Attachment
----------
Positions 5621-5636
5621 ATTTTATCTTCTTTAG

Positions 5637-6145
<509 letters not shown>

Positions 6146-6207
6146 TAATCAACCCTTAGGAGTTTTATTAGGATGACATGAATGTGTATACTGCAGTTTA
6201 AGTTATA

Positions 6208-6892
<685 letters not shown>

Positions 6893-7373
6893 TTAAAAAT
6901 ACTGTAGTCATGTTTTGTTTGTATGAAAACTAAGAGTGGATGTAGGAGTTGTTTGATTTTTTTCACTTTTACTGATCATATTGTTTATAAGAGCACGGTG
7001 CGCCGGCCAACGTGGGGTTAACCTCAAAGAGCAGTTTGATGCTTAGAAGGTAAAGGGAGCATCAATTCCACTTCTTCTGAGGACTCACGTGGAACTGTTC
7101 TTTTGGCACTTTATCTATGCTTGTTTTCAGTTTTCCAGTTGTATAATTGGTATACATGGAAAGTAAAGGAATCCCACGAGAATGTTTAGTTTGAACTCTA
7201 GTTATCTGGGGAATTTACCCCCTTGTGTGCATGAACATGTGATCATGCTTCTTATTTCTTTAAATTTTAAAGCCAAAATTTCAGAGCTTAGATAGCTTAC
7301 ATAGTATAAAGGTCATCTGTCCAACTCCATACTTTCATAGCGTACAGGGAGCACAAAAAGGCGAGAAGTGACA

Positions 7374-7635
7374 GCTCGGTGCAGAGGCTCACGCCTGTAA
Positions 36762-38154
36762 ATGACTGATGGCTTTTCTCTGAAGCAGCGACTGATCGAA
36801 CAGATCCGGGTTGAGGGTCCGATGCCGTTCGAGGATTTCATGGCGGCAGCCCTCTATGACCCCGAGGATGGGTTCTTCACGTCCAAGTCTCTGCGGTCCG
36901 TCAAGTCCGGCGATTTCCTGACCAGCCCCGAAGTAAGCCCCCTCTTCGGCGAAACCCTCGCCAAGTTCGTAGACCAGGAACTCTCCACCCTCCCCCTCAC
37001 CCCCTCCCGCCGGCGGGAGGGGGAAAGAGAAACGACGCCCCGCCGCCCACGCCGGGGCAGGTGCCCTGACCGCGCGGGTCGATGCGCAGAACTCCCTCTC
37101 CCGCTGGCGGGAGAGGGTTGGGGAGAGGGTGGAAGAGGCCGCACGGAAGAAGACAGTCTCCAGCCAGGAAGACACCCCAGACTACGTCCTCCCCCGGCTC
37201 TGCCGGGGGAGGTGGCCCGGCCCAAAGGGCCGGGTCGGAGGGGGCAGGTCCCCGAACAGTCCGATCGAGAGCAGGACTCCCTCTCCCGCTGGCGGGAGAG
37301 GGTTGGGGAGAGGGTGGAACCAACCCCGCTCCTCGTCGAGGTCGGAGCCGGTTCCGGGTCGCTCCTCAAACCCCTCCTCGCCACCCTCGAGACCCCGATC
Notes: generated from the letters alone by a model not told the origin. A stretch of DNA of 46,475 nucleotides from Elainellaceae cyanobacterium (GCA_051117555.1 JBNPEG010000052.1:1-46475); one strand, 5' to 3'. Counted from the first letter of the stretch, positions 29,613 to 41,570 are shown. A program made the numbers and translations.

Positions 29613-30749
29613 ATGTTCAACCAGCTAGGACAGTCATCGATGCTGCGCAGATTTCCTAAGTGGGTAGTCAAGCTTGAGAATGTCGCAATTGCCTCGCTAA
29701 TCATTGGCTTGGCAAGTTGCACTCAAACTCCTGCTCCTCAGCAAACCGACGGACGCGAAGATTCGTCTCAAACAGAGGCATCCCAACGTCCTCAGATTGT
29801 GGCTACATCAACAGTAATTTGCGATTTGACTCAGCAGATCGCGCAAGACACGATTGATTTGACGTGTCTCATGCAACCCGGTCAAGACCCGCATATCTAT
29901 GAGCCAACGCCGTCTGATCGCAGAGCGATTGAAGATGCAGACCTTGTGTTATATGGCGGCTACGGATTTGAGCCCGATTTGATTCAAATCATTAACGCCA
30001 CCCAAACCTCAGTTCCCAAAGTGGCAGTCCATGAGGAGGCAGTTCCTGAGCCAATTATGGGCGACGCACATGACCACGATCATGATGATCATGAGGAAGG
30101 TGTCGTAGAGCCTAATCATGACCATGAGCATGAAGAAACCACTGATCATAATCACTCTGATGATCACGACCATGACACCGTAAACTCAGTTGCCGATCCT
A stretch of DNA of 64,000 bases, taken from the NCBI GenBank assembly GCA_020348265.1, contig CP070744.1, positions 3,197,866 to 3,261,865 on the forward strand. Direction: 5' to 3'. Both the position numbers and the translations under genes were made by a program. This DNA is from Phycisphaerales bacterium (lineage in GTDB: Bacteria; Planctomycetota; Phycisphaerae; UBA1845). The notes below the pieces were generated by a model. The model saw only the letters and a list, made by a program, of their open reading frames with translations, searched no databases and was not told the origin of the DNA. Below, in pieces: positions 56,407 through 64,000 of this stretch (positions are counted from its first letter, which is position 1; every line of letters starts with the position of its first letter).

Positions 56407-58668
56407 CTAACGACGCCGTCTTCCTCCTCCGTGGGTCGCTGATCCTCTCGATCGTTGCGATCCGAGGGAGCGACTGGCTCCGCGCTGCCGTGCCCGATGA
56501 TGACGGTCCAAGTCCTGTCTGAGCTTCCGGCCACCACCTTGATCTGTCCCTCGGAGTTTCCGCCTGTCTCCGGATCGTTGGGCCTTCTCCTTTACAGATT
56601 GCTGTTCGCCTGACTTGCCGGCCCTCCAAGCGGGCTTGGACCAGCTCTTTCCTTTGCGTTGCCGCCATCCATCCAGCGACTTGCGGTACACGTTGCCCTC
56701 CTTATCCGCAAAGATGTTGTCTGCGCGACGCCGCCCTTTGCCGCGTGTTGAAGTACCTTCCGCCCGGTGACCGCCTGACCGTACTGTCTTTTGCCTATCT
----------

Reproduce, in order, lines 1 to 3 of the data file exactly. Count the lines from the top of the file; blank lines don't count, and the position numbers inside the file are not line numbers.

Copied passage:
Positions 5621-5636
5621 ATTTTATCTTCTTTAG

Positions 5637-6145